Obesity classified as a 'Disease'

BOSTON, Mass. - Two-thirds of Americans who overweight or obese have a higher risk of heart disease, including high blood pressure, clogged arteries, irregular heart rhythm and stroke.  Earlier this week, the American Medical Association decided to classify obesity as a disease.

"It really isn't about losing weight," Patrice Harris, MD is with the American Medical Association said.  "We want to reduce and prevent type 2 diabetes. We want to reduce the impact of cardiovascular disease.
Obesity so interrelated to both of those."

The Obesity Society is among organizations that have been calling for a disease designation.  Theodore Kyle said the change is an important milestone.  "There's all kind of research out there that says obesity, which affects a third of the population, is something that people don't routinely discuss with their doctors until it starts resulting in things like diabetes and heart disease and joint disease."

The costly and serious chronic conditions mean many large employers have been taking steps to fight obesity.  According to benefit consulting firm Mercer, more than a third offer weight-fighting programs.  About ten percent offer incentives for reaching wellness goals.  More than half cover lap-band and bariatric obesity-reduction surgery under insurance benefits.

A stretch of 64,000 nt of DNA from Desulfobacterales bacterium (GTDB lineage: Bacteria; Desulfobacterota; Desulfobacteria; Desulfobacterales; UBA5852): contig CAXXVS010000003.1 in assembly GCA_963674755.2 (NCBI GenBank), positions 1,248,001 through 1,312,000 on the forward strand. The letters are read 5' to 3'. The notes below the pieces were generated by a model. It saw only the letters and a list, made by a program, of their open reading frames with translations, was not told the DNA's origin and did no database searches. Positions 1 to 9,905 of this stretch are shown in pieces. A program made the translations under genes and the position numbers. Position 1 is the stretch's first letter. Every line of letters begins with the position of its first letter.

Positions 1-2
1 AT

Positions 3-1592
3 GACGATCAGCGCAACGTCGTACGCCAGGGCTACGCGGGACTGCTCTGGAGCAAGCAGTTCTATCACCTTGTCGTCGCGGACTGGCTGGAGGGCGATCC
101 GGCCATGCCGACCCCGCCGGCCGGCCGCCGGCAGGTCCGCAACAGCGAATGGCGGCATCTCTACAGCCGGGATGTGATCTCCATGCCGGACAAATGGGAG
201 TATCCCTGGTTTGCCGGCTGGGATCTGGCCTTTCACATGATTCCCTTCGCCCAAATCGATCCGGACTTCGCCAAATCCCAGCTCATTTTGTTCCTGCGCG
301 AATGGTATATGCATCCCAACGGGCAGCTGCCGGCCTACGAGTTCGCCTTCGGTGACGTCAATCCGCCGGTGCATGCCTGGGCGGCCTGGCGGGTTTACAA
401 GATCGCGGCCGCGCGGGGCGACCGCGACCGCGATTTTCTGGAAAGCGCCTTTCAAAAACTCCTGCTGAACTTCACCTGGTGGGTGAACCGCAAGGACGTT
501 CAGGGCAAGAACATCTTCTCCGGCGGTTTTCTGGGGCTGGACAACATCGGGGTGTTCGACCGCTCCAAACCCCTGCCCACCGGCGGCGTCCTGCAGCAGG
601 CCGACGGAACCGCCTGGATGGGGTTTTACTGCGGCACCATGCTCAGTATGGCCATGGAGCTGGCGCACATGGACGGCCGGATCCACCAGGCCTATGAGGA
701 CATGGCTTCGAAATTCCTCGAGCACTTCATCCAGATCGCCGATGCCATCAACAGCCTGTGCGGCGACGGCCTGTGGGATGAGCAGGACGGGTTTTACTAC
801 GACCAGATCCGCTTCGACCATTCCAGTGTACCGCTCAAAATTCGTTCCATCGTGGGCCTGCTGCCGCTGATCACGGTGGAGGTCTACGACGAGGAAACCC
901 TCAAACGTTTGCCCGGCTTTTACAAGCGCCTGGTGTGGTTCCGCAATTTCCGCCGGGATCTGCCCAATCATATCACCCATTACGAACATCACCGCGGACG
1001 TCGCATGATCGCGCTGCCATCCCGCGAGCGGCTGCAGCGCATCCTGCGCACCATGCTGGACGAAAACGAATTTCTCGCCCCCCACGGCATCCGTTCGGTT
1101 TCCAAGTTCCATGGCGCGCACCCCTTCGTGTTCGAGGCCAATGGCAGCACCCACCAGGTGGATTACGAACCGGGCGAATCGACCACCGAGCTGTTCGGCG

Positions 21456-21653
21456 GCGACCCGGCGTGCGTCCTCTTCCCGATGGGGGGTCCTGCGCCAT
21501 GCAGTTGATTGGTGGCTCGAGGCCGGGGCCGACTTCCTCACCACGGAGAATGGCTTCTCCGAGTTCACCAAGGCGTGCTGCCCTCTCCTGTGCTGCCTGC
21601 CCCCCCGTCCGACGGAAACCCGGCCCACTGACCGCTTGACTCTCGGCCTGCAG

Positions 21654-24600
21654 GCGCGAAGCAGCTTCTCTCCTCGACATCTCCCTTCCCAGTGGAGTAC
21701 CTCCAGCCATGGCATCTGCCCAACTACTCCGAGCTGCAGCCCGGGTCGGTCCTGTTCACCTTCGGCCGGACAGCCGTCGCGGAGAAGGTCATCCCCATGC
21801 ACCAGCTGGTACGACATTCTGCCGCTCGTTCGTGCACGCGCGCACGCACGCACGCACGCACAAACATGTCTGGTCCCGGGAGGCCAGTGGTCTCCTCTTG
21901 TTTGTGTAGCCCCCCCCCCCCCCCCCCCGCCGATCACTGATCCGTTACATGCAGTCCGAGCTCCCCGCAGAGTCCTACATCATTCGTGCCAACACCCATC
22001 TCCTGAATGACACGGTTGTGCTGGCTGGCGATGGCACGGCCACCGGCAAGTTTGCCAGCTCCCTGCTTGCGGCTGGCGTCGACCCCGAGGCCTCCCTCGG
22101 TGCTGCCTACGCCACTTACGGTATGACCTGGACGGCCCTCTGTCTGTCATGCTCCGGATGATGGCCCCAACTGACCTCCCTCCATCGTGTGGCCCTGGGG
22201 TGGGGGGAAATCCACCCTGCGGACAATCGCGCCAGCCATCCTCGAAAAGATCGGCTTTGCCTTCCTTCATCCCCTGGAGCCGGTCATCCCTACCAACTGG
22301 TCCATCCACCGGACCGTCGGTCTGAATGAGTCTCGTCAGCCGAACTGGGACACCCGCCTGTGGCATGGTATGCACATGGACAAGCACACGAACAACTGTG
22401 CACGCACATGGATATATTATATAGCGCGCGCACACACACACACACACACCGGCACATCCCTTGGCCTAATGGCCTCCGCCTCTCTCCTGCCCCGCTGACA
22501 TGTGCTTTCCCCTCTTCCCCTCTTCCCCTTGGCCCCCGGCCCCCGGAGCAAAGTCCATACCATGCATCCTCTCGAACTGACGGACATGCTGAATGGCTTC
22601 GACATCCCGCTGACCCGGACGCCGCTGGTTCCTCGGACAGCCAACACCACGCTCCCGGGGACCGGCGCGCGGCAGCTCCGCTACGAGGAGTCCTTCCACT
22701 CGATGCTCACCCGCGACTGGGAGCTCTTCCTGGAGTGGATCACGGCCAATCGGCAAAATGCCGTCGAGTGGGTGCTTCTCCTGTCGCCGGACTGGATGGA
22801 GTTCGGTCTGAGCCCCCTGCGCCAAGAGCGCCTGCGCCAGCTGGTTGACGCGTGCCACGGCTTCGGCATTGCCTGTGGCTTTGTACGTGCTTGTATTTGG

Paul Fronstin with EBRI explained, "They'll continue doing that because they're looking at different ways in which to control health care costs and this is just one of many ways in which I see them trying to control their costs."

Caroline Apovian is the Director of the Weight Loss and Nutrition Center at Boston Medical Center.  "Yes, they cover the lap band and most insurance companies cover bariatric surgery but that's after the patient has already gained at least 100 pounds over the course of their lives," she said.

Apovian says the new distinction will allow doctors to take medical steps before a patient experiences costly complications.  She also believes it will make it easier for doctors to discuss with patients.

"I think this is a necessary step to prompt insurance companies to treat this disease earlier," she said.
 

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